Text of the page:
Because the Euro was depressed from mid 2014 due to deflationary pressure, which was largely avoided by Sterling during that period. The ECB stepped up its monthly asset purchases to a monthly total of EUR 80bn and they are still ongoing. Less deflationary pressure now but all this QE will come at a cost further down the track.

You've got it backwards. When the economy of a country A has more inflation than country (or currency area) B that actually tends to depress the value of the currency. Japan had years of deflation or slowflation which actually kept its currency at a higher rate of exchange in relation to other countries. The whole point of PM Abe's trying to promote inflation was to decrease the value of Japan's currency.  So the UK's higher inflation rate would actually have worked against the pound's increase in value. In addition the pound held held reasonably steady against the dollar for most of that time despite America's quicker recovery from recession (thank you obama).

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29 minutes ago, ilostmypassword said:

You've got it backwards. When the economy of a country A has more inflation than country (or currency area) B that actually tends to depress the value of the currency. Japan had years of deflation or slowflation which actually kept its currency at a higher rate of exchange in relation to other countries. The whole point of PM Abe's trying to promote inflation was to decrease the value of Japan's currency.  So the UK's higher inflation rate would actually have worked against the pound's increase in value. In addition the pound held held reasonably steady against the dollar for most of that time despite America's quicker recovery from recession (thank you obama).

You asked a question. I told you what happened in reality not according to your theory. There was negligible inflation in the UK for that period.  

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15 hours ago, chrissables said:

I am not pretending anything. The fact is the pound has been in decline since 2010. 

Assuming you know how to read a chart, see below for absolute proof you're making stuff up again, left hand side of chart is Jan  2010, right hand side is today:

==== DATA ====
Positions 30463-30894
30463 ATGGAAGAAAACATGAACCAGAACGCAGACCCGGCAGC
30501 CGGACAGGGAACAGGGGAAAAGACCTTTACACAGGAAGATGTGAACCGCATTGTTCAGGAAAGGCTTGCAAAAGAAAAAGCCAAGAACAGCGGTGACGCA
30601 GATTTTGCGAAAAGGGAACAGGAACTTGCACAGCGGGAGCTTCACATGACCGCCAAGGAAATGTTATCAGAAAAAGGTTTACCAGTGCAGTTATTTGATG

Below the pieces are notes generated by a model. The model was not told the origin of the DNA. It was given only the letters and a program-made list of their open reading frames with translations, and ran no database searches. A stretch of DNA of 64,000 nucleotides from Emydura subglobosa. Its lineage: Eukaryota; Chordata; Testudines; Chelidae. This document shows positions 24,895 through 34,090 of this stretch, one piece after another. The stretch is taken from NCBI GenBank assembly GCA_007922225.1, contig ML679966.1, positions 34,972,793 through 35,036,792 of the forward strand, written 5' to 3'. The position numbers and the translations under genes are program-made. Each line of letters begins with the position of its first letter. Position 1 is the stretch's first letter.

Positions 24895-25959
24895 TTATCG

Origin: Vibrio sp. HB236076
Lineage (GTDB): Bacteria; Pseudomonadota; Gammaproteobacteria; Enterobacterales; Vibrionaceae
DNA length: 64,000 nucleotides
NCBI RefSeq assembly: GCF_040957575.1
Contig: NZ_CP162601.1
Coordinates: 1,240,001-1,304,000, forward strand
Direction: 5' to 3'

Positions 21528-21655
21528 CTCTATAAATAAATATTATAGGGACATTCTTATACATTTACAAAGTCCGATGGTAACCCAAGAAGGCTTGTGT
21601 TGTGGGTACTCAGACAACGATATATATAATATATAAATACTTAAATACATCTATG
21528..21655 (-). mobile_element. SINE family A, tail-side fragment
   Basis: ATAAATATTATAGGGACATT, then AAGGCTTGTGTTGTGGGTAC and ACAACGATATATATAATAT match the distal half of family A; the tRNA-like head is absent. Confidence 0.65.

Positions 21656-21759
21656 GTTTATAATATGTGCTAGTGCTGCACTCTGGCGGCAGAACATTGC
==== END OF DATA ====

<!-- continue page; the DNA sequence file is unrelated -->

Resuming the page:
Capture.PNG.865ac72e907a45e34352141e0b9d76be.PNG

Capture.PNG.995b1d0e3d43d56e02329c9552ff4063.PNG

 

The pound was steadily climbing to the big peak in 2015 until brexit reared its ugly head then started plunging.

 

The steepest cliff on the right hand side of the peak occurred at the exact moment the referendum result was announced.

 

nauseus claims the pound has recovered but the chart doesn't lie....

 

As I said before, Brexiteers struggle with basic numeracy...

Edited by onthesoi

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There is no slope to the drop in the pound its a vertical cliff which starts the same day the referendum result was known:

 

Capture.PNG.6bdd0546f084ebd1690b6291c6bac9c2.PNG

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37 minutes ago, nauseus said:

You asked a question. I told you what happened in reality not according to your theory. There was negligible inflation in the UK for that period.  

The last time you claimed that the British Pound had increased in value artificially because the UK had higher inflation. Now you're saying that the UK had "negligible inflation." Which is it?

Actually, that's not even true about UK inflation. The UK inflation rate over that period went as high as five percent. It persistently outpaced inflation in the Eurozone.

As for it being my "theory" about higher inflation being a factor in devaluation of a currency it's one I share with virtually every economist left right and center. Remember the hyperinflation in Germany of the early 20's. By your logic, that must have increased the value of the Deutschmark astronomically.

 

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BANGKOK 21 November 2017 19:21